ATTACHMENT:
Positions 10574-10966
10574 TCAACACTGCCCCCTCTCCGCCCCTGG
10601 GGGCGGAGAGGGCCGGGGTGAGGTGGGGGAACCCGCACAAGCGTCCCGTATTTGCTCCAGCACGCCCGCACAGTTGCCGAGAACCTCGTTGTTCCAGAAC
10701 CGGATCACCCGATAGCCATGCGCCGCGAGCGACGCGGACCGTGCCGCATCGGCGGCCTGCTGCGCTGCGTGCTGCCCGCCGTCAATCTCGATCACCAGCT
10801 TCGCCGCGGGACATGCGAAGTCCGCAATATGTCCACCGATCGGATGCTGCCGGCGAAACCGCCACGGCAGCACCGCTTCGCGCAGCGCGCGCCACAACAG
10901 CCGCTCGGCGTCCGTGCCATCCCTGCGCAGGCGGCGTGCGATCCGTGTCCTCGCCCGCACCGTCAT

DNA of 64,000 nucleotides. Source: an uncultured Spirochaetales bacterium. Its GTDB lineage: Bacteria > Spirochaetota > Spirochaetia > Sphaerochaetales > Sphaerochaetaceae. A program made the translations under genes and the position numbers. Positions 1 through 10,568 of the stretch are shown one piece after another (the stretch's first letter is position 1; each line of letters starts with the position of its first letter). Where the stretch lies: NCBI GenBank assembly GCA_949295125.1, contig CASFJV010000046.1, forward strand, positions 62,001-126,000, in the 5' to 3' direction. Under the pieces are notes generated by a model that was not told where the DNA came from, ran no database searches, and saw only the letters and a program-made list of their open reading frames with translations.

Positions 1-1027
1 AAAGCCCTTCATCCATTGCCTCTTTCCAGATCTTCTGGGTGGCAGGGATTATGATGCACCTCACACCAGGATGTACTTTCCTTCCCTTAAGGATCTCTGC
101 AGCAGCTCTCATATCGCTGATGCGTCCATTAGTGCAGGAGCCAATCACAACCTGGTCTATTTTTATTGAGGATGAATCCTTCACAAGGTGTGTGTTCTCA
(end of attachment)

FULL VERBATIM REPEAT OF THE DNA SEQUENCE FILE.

Positions 10574-10966
10574 TCAACACTGCCCCCTCTCCGCCCCTGG
10601 GGGCGGAGAGGGCCGGGGTGAGGTGGGGGAACCCGCACAAGCGTCCCGTATTTGCTCCAGCACGCCCGCACAGTTGCCGAGAACCTCGTTGTTCCAGAAC
10701 CGGATCACCCGATAGCCATGCGCCGCGAGCGACGCGGACCGTGCCGCATCGGCGGCCTGCTGCGCTGCGTGCTGCCCGCCGTCAATCTCGATCACCAGCT
10801 TCGCCGCGGGACATGCGAAGTCCGCAATATGTCCACCGATCGGATGCTGCCGGCGAAACCGCCACGGCAGCACCGCTTCGCGCAGCGCGCGCCACAACAG
10901 CCGCTCGGCGTCCGTGCCATCCCTGCGCAGGCGGCGTGCGATCCGTGTCCTCGCCCGCACCGTCAT

DNA of 64,000 nucleotides. Source: an uncultured Spirochaetales bacterium. Its GTDB lineage: Bacteria > Spirochaetota > Spirochaetia > Sphaerochaetales > Sphaerochaetaceae. A program made the translations under genes and the position numbers. Positions 1 through 10,568 of the stretch are shown one piece after another (the stretch's first letter is position 1; each line of letters starts with the position of its first letter). Where the stretch lies: NCBI GenBank assembly GCA_949295125.1, contig CASFJV010000046.1, forward strand, positions 62,001-126,000, in the 5' to 3' direction. Under the pieces are notes generated by a model that was not told where the DNA came from, ran no database searches, and saw only the letters and a program-made list of their open reading frames with translations.

Positions 1-1027
1 AAAGCCCTTCATCCATTGCCTCTTTCCAGATCTTCTGGGTGGCAGGGATTATGATGCACCTCACACCAGGATGTACTTTCCTTCCCTTAAGGATCTCTGC
101 AGCAGCTCTCATATCGCTGATGCGTCCATTAGTGCAGGAGCCAATCACAACCTGGTCTATTTTTATTGAGGATGAATCCTTCACAAGGTGTGTGTTCTCA